We publish a variety of content beyond our reported news stories. Here’s some more information about those features and how you can help maintain their quality.
Rise & Shine
The Rise & Shine feature is our morning roundup of the day’s news headlines, drawn from major local and national newspapers. We aim to include all news stories and opinion pieces appearing that day. A story’s inclusion does not imply GothamSchools’ endorsement of its content.
Notice something missing? Email firstname.lastname@example.org.
The Remainders feature is our day’s-end roundup of interesting pieces about schools that appear online. We include both news stories and personal blogs in this list. A link’s inclusion does not imply GothamSchools’ endorsement of its content. Unfortunately, we cannot possibly include every relevant post that appears online.
See something you think we should link to? Email email@example.com.
In the Community section we showcase the informed perspectives of teachers, parents, students, and others involved in the city schools. We aim to publish pieces that offer nuanced and personal insights into issues facing schools, teachers, families, and education policy.
Here is our submission policy for the Community section:
We welcome contributions from people with informed perspectives on the city schools. Readers are invited to submit ideas for one-time posts or ongoing diary-style series by contacting firstname.lastname@example.org.
We are more likely to accept submissions that draw on personal experiences inside schools or advance policy debates with new information or insights. We typically do not publish submissions from public relations professionals, anonymous posts, or responses to pieces that appeared on GothamSchools or elsewhere. We will not publish anything that is obscene or factually incorrect.
Community section posts are subject to editing for style, structure, accuracy, and argument. Writers retain final approval of posts before they are published.
We encourage vigorous debate and welcome constructive criticism of our coverage. We especially welcome comments that advance dialogue about education issues in thoughtful, substantive ways. However, we do reserve the right to moderate these discussions and will delete comments that violate our community policy.
Our condensed list of guidelines is that we will not tolerate comments that are obscene, off-topic, or spam.
An expanded explanation of our philosophy of commenting is below.
1. No obscenity, vulgarity, profanity, racism or sexism. If you think something might cross the line, it probably does. Disagreement with people’s arguments is fine, but personal attacks — including on other commenters and GothamSchools writers and editors — will not be tolerated. We reserve the right to judge what crosses the line.
2. Please DON’T POST IN ALL CAPS. Some sites will delete your comments if you do this and, while that seems a bit extreme to us, using all-caps does make you sound like a crazy person. Good spelling and grammar are also appreciated.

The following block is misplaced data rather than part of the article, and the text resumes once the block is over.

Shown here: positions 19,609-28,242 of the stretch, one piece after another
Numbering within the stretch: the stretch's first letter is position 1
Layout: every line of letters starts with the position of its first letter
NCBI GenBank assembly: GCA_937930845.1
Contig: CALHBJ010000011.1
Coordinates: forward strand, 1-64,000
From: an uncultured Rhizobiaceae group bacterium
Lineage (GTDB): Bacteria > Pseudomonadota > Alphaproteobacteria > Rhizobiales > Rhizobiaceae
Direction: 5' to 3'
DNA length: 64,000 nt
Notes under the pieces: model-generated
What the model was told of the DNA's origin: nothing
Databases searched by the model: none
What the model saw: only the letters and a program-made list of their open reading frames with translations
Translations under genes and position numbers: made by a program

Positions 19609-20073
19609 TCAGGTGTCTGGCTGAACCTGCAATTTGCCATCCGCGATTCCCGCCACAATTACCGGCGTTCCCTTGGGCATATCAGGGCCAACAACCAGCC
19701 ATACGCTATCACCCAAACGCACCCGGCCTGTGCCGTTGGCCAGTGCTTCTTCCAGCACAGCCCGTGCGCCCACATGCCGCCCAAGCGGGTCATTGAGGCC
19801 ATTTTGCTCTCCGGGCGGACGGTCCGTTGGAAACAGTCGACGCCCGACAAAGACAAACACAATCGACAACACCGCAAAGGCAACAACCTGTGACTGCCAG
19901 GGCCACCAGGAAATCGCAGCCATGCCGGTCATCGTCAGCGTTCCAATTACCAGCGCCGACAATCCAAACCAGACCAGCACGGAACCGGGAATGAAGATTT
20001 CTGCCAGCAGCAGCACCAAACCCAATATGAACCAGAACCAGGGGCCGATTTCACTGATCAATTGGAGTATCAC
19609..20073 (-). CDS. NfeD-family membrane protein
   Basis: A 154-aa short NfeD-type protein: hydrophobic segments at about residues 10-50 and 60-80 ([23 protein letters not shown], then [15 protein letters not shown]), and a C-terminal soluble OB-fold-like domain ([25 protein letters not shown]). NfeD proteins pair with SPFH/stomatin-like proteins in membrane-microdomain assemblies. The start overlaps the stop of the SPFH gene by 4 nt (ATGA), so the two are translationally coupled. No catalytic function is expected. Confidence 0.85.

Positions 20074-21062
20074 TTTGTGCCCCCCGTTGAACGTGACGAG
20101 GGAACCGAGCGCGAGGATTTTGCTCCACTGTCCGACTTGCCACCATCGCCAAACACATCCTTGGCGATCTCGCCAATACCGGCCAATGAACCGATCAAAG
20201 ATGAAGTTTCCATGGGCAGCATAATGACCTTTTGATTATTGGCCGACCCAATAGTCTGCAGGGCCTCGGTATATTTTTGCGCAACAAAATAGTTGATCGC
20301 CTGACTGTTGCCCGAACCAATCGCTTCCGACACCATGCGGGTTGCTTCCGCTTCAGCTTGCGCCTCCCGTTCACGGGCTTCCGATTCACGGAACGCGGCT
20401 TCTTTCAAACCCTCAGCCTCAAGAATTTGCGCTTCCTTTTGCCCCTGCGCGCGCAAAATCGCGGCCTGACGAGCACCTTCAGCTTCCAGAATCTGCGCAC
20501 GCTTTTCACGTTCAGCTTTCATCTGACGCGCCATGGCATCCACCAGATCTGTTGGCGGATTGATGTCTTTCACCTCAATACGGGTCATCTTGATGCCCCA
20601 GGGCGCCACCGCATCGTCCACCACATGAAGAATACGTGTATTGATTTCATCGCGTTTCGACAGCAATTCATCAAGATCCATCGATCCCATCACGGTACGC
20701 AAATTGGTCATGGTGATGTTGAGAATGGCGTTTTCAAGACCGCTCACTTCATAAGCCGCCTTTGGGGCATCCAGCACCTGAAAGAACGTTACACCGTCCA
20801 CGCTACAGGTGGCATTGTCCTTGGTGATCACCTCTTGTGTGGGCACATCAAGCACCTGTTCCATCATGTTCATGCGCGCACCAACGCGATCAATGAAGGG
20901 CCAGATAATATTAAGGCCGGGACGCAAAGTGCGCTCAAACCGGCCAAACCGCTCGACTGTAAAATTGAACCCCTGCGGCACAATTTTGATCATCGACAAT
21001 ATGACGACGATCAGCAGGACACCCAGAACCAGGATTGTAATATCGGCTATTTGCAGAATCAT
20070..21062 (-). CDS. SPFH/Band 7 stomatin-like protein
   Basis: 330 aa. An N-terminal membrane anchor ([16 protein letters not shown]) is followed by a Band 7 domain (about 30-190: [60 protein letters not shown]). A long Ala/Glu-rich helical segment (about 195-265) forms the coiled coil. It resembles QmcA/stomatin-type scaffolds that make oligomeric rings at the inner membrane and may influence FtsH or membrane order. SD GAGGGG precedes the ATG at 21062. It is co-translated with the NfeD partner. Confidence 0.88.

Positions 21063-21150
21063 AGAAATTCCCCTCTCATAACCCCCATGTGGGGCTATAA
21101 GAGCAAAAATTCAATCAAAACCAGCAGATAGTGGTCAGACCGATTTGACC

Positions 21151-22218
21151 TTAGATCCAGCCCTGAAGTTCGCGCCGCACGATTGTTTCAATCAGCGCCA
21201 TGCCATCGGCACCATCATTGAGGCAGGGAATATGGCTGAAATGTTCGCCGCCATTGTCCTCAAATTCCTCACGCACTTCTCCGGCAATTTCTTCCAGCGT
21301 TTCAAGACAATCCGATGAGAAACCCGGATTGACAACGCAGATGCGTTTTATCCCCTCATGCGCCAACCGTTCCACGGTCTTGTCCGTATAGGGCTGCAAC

3. Do not impersonate a person you’re not and do not “sock-puppet.” We can see your IP addresses and e-mails when you post a comment, so we know if you’re doing this. If you post as Mayor Bloomberg or Dennis Walcott, we will delete your comment unless we can verify that you are actually Mayor Bloomberg or Dennis Walcott. We follow this definition of “sock-puppeting” as the New York Times defined it: “the act of creating a fake online identity to praise, defend or create the illusion of support for one’s self, allies or company.”
4. You’re welcome to post under a username that allows you to retain anonymity, but we encourage everyone to use his or her real name and e-mail address (which are not shared publicly). We feel the same way about this matter as does the New York Times, which writes in its comment policy: “We have found that people who use their names carry on more engaging, respectful conversations.”
5. If you have a correction or a criticism of our coverage, the fastest way to reach us is by email. We do read the comment threads (though often not immediately) and will occasionally respond, but commenting isn’t the most efficient way to get our attention.
6. We publish all comments that Disqus, our commenting technology, does not flag as possible spam or violation. We only take down comments that violate our policy after the fact. Help us flag violations! If you believe that another commenter has violated our policy, feel free to flag the offending comment or send us an e-mail.
7. We very rarely block a reader from ever commenting, but sometimes we have no other means of maintaining civility. Should you take it upon yourself to violate the comment policy multiple times, we will contact you and ask you to stop. If you continue, we will block you. We do not consider this censorship but rather our right and responsibility to police a site that we run and take ultimately reposnsibility for.